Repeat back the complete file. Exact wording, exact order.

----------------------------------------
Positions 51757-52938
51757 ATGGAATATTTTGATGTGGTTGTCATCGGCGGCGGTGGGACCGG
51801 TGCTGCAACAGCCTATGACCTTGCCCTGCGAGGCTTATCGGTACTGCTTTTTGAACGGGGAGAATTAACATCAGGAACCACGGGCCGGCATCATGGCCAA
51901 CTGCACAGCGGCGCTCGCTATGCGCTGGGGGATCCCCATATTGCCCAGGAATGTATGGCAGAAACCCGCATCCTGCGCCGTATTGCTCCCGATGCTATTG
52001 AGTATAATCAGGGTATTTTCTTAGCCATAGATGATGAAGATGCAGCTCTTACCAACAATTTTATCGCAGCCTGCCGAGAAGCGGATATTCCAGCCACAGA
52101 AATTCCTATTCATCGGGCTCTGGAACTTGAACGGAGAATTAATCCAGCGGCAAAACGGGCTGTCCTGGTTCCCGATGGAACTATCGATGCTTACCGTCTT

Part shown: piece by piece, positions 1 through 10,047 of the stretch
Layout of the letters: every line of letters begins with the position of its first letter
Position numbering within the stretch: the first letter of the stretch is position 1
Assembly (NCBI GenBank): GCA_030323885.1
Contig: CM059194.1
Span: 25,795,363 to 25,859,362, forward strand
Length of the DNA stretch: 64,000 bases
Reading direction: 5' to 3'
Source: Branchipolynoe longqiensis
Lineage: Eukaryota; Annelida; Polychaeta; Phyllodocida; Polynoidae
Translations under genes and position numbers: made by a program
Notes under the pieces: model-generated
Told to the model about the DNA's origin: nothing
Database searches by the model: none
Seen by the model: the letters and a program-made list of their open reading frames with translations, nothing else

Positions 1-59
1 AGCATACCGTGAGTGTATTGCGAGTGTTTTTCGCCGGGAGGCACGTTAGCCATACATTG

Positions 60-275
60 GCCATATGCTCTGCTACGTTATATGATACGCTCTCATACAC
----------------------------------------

Positions 51757-52938
51757 ATGGAATATTTTGATGTGGTTGTCATCGGCGGCGGTGGGACCGG
51801 TGCTGCAACAGCCTATGACCTTGCCCTGCGAGGCTTATCGGTACTGCTTTTTGAACGGGGAGAATTAACATCAGGAACCACGGGCCGGCATCATGGCCAA
51901 CTGCACAGCGGCGCTCGCTATGCGCTGGGGGATCCCCATATTGCCCAGGAATGTATGGCAGAAACCCGCATCCTGCGCCGTATTGCTCCCGATGCTATTG
52001 AGTATAATCAGGGTATTTTCTTAGCCATAGATGATGAAGATGCAGCTCTTACCAACAATTTTATCGCAGCCTGCCGAGAAGCGGATATTCCAGCCACAGA
52101 AATTCCTATTCATCGGGCTCTGGAACTTGAACGGAGAATTAATCCAGCGGCAAAACGGGCTGTCCTGGTTCCCGATGGAACTATCGATGCTTACCGTCTT

Part shown: piece by piece, positions 1 through 10,047 of the stretch
Layout of the letters: every line of letters begins with the position of its first letter
Position numbering within the stretch: the first letter of the stretch is position 1
Assembly (NCBI GenBank): GCA_030323885.1
Contig: CM059194.1
Span: 25,795,363 to 25,859,362, forward strand
Length of the DNA stretch: 64,000 bases
Reading direction: 5' to 3'
Source: Branchipolynoe longqiensis
Lineage: Eukaryota; Annelida; Polychaeta; Phyllodocida; Polynoidae
Translations under genes and position numbers: made by a program
Notes under the pieces: model-generated
Told to the model about the DNA's origin: nothing
Database searches by the model: none
Seen by the model: the letters and a program-made list of their open reading frames with translations, nothing else

Positions 1-59
1 AGCATACCGTGAGTGTATTGCGAGTGTTTTTCGCCGGGAGGCACGTTAGCCATACATTG

Positions 60-275
60 GCCATATGCTCTGCTACGTTATATGATACGCTCTCATACAC